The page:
The Roar
The Roar


Gold Coast Suns a success no matter what

Roar Rookie
21st September, 2010
2462 Reads
Karmichael Hunt of Gold Coast in action during the VFL Round 09 match between the Coburg Tigers and Gold Coast at Highgate Recreation Reserve, Melbourne. Slattery Images

Karmichael Hunt of Gold Coast in action during the VFL Round 09 match between the Coburg Tigers and Gold Coast at Highgate Recreation Reserve, Melbourne. Slattery Images

Success in the sporting landscape can be measured in many ways. Whether its membership numbers, attendance figures or premierships, it all depends on your opinion of what defines success.

Collingwood have the largest supporter base in the AFL, setting an all-time record with 57,408 members in 2010. They also average the highest attendances, but in regards to on-field success, Collingwood has only won one premiership in the past 50 years.

Carlton can claim to be the most successful club in AFL history who along with Essendon has a total of 16 Premierships. Over the last ten years, Carlton has also ‘won’ the wooden spoon three times, so do we still judge Carlton a success despite recent years of failure?

If the question was asked which teams are considered the most successful in the past decade, Brisbane and Geelong would immediately come to mind. Brisbane managed to win three consecutive premierships between 2001 and 2003.

Geelong has featured in the last three Grand Finals, winning two premierships.

During this same period, Port Adelaide had a top four finish in five of those years, were minor Premiers for three consecutive years, Runners-up in 2007, and Premiers in 2004. But how well will their success be measured, particularly compared to Brisbane and Geelong, when they have only one premiership to their name during this time?

This brings us to the Gold Coast Suns.

Next year in the 2011 AFL season, the Gold Coast Suns will enter the competition.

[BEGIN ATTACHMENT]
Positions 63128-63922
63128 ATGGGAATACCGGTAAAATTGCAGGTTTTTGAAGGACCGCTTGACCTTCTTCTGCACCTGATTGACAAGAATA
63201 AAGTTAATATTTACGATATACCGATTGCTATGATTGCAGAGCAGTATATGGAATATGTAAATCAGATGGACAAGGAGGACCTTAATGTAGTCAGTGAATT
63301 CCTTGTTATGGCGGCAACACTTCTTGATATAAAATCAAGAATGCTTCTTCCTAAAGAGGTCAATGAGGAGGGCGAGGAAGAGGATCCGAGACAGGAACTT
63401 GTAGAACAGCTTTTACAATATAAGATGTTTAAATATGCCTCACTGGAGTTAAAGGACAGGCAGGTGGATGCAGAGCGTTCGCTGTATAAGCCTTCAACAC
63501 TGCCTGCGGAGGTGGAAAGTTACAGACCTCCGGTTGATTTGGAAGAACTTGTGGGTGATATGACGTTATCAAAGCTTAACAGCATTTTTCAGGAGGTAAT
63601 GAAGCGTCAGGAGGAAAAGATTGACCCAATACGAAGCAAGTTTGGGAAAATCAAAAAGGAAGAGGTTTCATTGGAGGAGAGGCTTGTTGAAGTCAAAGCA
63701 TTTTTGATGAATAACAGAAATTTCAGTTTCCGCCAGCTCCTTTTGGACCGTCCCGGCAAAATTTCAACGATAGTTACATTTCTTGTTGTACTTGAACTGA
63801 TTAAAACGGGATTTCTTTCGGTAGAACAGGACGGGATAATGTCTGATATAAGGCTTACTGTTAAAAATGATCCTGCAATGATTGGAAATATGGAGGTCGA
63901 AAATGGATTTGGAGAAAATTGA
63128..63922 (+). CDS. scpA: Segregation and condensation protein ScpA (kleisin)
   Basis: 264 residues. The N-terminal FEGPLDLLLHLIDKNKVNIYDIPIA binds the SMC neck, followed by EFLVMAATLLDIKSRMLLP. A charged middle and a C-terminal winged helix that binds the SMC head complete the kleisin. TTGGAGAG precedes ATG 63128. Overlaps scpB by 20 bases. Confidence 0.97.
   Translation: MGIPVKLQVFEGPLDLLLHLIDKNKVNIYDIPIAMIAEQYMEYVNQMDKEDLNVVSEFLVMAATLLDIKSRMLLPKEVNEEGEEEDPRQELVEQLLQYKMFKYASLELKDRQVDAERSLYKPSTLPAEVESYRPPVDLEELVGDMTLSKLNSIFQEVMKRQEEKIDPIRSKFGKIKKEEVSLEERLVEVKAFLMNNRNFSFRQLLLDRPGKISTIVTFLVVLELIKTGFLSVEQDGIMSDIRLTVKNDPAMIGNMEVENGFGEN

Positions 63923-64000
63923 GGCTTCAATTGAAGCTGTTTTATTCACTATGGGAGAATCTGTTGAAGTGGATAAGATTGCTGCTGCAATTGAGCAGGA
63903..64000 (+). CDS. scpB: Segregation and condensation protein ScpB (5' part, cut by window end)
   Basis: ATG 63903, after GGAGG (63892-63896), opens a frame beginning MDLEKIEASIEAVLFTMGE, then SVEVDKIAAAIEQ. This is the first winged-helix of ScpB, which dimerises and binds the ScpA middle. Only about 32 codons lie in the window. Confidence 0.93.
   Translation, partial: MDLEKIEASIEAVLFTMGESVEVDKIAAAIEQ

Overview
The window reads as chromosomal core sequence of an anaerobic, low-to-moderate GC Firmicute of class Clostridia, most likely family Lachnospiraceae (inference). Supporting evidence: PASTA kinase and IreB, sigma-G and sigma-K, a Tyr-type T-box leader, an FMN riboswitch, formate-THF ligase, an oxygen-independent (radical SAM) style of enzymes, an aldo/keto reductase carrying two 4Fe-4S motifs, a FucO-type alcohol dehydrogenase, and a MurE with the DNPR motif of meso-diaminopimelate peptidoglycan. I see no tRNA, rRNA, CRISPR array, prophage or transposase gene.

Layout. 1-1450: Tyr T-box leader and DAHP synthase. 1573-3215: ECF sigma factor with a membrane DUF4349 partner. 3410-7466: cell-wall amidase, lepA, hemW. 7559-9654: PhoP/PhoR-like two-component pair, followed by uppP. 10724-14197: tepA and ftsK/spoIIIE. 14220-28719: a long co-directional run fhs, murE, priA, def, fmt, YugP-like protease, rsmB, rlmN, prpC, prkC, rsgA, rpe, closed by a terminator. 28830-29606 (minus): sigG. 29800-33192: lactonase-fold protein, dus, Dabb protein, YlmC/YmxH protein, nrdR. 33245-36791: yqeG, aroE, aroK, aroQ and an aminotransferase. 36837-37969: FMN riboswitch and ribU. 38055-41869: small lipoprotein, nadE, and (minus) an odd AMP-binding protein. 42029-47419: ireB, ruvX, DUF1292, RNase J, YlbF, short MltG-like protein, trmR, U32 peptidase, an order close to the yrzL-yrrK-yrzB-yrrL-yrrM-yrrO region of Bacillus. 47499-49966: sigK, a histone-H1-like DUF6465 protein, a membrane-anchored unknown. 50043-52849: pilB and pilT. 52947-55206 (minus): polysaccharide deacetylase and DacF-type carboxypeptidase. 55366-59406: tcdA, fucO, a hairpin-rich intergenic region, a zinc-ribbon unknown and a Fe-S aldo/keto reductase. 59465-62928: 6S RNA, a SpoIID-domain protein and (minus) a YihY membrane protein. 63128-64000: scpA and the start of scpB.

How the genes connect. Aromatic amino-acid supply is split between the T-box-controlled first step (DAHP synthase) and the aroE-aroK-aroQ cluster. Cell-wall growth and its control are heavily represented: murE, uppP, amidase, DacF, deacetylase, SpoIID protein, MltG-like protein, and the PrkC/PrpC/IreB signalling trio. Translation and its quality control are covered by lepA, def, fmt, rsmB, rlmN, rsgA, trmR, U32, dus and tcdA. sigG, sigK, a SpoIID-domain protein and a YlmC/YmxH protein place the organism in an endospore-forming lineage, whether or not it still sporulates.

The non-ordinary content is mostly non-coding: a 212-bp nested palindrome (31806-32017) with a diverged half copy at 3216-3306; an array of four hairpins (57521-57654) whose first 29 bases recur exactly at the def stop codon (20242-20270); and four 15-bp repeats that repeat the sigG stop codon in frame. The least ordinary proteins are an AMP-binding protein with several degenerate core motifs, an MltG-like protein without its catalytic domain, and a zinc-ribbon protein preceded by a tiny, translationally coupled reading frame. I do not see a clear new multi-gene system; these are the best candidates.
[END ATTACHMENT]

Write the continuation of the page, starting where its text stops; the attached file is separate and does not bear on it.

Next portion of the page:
The AFL has suffered criticism regarding the decision to hand the Gold Coast the competitions 17th license.

Majority of the football public favoured, and still do favour, Tasmania as the more deserving and logical choice for any expansion. The AFL however was determined on the Gold Coast and thus began the establishment of the Gold Coast Suns.

Entering a competition and trying to be competitive is difficult for any new team, so concessions should be expected. But the generous concessions awarded to the Gold Coast, is something that has not been seen before.

In the 2010 Draft, Gold Coast will receive picks 1, 2, 3, 5, 7, 9, 11, 13 and 15 in the first round, as well as having access to one uncontracted player from each of the 16 other clubs.

There are still many unknowns about the Gold Coast. Which players will they sign? What crowd numbers can we expect? How many games will they win next year?

One thing that is guaranteed however is that no matter what the answer to these questions, the Gold Coast Suns will be a success. The AFL has all but assured this.

The team could, and probably should finish the year in the top half of the ladder. Crowds could be anywhere between 10,000 and 20,000. Managing both of these will be a great feat.

However, even if crowds are low, and wins are hard to come by, the clubs ability to snare highly rated players such as Campbell Brown, Nathan Bock, and if as expected Gary Ablett, then the team can claim success anyway.


If desperate for a claim, the mere mention of the Suns in the media in an NRL-loving city will be enough for the AFL to declare the team a success.

The AFL has given every advantage possible to the Gold Coast to ensure that no matter which way you judge them, the team will be considered successful. All so the AFL can justify itself.

Good luck next year to anyone trying to criticise the AFL’s decision to bring in the Gold Coast, when the AFL have made it impossible for the team to be anything but successful.

Winning an AFL premiership is not easy, and is certainly not handed to you on a silver platter. Unless it seems you are the Gold Coast. It would appear a premiership is now theirs to lose.

So in the next few years, if the Gold Coast is there that last day in September holding the premiership, at least try to act surprised.